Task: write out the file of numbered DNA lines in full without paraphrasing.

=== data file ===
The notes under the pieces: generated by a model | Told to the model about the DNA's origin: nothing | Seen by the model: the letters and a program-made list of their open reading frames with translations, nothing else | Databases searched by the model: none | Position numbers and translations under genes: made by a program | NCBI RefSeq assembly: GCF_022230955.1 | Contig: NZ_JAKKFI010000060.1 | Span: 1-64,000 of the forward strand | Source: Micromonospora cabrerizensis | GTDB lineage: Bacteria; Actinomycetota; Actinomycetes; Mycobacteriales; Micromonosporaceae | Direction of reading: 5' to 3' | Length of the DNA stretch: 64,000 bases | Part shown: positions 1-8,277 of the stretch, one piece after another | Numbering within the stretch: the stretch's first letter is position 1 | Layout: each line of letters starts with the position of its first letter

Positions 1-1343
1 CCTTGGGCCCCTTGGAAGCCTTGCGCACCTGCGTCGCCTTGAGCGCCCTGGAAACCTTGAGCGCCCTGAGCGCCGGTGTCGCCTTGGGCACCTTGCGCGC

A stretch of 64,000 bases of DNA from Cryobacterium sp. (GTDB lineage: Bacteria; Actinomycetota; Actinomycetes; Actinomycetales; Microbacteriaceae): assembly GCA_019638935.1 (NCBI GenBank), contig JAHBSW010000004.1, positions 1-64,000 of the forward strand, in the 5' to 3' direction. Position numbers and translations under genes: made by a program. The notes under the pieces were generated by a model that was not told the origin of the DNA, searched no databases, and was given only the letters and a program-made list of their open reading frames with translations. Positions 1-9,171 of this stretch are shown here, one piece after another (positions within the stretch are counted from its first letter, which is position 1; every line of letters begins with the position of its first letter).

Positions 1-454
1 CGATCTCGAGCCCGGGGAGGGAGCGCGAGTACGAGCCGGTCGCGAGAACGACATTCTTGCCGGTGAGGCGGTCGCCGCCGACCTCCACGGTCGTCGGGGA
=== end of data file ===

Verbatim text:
The notes under the pieces: generated by a model | Told to the model about the DNA's origin: nothing | Seen by the model: the letters and a program-made list of their open reading frames with translations, nothing else | Databases searched by the model: none | Position numbers and translations under genes: made by a program | NCBI RefSeq assembly: GCF_022230955.1 | Contig: NZ_JAKKFI010000060.1 | Span: 1-64,000 of the forward strand | Source: Micromonospora cabrerizensis | GTDB lineage: Bacteria; Actinomycetota; Actinomycetes; Mycobacteriales; Micromonosporaceae | Direction of reading: 5' to 3' | Length of the DNA stretch: 64,000 bases | Part shown: positions 1-8,277 of the stretch, one piece after another | Numbering within the stretch: the stretch's first letter is position 1 | Layout: each line of letters starts with the position of its first letter

Positions 1-1343
1 CCTTGGGCCCCTTGGAAGCCTTGCGCACCTGCGTCGCCTTGAGCGCCCTGGAAACCTTGAGCGCCCTGAGCGCCGGTGTCGCCTTGGGCACCTTGCGCGC

A stretch of 64,000 bases of DNA from Cryobacterium sp. (GTDB lineage: Bacteria; Actinomycetota; Actinomycetes; Actinomycetales; Microbacteriaceae): assembly GCA_019638935.1 (NCBI GenBank), contig JAHBSW010000004.1, positions 1-64,000 of the forward strand, in the 5' to 3' direction. Position numbers and translations under genes: made by a program. The notes under the pieces were generated by a model that was not told the origin of the DNA, searched no databases, and was given only the letters and a program-made list of their open reading frames with translations. Positions 1-9,171 of this stretch are shown here, one piece after another (positions within the stretch are counted from its first letter, which is position 1; every line of letters begins with the position of its first letter).

Positions 1-454
1 CGATCTCGAGCCCGGGGAGGGAGCGCGAGTACGAGCCGGTCGCGAGAACGACATTCTTGCCGGTGAGGCGGTCGCCGCCGACCTCCACGGTCGTCGGGGA